European cooperation in sensitive areas : the case of migrant integration policy
Title: European cooperation in sensitive areas : the case of migrant integration policy
Author: ROCHE, Frédérique
Citation: Florence : European University Institute, 2016
Series/Number: EUI PhD theses; Department of Political and Social Sciences
This dissertation investigates EU cooperation in the field of migrant integration. Closely tied to the notion of national identity and a core competence of the Nation State, migrant integration policy is a field where the Member States should have displayed an insurmountable degree of reluctance to act collectively at the EU level. In the early 2000s, the Member States nonetheless chose to place this highly sensitive issue on the European agenda and to take some common initiatives in this area. In light of these considerations, the dissertation aims to explain the introduction of cooperation in the field of integration and its nature—the soft mode of governance and the type of integration policy informing the cooperation. Inspired by the Strategic-Choice Approach and Liberal Intergovernmentalism, I analyze these different aspects through a two-stage explanatory framework that focuses both on the national and EU level. The first stage considers the preferences formation process in the Member States—that is, their preferences for the cooperation and its specific features; I focus in particular on the cases of Sweden and the Netherlands. The second stage is concerned with the negotiation process between the Member States with respect to the substance and instruments of cooperation in this field. Specifically, I analyze the negotiations of two Council Conclusions, which took place in 2004 and 2011 respectively. I demonstrate how policy divergence between national integration policies have acted as a driver for Member States to engage in cooperation at the EU level. I further document how national politics not only influence the preferences of the Member States for the nature of the EU cooperation, but also explain the outcome of successive negotiations.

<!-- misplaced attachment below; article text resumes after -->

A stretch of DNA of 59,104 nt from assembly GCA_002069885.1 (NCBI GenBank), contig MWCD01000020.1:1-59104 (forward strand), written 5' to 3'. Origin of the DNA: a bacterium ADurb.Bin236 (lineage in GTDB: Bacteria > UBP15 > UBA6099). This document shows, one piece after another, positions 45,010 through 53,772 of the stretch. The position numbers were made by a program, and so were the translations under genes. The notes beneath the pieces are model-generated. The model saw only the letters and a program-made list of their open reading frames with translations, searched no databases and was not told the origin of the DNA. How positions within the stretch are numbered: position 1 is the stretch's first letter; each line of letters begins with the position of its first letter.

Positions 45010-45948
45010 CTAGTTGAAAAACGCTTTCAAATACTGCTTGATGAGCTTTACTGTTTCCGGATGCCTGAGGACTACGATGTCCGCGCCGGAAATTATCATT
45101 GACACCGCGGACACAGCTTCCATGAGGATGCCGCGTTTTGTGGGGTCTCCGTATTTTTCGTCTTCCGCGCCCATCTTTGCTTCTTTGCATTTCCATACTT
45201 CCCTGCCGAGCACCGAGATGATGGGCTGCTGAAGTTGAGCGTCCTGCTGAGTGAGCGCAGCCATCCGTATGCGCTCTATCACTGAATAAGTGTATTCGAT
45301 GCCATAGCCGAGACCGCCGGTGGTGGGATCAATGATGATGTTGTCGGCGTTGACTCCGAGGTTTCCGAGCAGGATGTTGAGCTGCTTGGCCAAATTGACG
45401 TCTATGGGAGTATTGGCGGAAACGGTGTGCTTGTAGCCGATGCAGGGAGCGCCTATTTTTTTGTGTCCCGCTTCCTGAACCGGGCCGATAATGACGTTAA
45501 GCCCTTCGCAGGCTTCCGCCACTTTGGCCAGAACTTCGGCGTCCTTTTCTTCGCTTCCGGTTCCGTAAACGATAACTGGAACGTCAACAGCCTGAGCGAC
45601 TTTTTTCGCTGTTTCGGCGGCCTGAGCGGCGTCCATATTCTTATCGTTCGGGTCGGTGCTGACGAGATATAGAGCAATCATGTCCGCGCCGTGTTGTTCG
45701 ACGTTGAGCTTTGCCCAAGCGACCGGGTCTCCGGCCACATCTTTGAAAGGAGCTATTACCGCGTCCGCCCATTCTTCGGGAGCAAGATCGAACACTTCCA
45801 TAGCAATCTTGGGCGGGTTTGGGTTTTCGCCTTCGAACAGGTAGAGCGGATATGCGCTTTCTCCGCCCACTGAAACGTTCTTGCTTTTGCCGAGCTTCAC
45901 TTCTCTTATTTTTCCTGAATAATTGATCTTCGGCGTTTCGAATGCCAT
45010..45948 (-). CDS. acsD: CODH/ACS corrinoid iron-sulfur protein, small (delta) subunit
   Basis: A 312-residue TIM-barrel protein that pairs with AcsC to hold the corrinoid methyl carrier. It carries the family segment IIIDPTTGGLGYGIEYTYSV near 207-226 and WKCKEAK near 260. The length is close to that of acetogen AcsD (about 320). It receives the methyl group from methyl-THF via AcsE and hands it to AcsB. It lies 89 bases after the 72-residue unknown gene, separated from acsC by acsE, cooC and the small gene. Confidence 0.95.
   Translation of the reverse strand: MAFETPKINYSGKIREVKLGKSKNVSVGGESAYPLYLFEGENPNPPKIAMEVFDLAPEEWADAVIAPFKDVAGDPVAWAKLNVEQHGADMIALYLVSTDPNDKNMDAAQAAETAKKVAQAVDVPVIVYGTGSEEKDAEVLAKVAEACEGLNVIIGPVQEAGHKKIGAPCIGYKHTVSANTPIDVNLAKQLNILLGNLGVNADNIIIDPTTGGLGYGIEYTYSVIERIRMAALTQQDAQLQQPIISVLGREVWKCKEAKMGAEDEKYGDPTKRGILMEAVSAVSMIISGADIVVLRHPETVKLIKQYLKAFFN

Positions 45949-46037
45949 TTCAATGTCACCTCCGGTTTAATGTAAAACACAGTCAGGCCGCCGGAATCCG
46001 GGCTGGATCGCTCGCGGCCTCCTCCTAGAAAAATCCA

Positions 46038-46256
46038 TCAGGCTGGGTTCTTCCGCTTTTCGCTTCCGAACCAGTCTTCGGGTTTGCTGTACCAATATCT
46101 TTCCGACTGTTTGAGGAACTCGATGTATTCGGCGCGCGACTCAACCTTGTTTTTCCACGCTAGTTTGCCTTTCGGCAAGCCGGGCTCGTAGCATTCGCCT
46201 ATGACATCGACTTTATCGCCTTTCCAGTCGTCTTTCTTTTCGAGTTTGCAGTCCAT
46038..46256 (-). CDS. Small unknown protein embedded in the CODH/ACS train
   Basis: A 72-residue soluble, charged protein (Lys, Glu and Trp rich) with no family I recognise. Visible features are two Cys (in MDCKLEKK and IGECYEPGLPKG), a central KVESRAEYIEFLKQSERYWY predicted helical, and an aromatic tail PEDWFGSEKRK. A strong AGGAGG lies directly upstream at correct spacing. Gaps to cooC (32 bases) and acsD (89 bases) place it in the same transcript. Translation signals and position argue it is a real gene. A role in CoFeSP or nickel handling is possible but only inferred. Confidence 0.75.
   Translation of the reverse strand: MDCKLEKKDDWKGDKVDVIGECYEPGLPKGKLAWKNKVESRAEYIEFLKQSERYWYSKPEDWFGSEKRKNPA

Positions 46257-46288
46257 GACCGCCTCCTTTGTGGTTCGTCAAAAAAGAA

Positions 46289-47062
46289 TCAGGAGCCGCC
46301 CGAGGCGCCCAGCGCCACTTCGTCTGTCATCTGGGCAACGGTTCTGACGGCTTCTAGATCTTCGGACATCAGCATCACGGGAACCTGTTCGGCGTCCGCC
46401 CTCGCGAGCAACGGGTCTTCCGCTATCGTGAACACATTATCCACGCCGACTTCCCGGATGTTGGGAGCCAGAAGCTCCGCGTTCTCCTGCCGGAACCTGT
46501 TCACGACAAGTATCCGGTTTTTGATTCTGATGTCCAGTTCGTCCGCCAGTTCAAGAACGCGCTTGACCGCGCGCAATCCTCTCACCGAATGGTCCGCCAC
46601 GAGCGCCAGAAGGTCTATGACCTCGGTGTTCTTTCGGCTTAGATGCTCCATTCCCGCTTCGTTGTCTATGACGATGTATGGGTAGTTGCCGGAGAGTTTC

Defence date: 28 January 2016; Examining Board: Prof. Adrienne Héritier, EUI (Supervisor); Prof. László Bruszt, EUI; Prof. Simon Bulmer, The University of Sheffield; Prof. Sandra Lavenex, Université de Genève.
Type of Access: embargoedAccess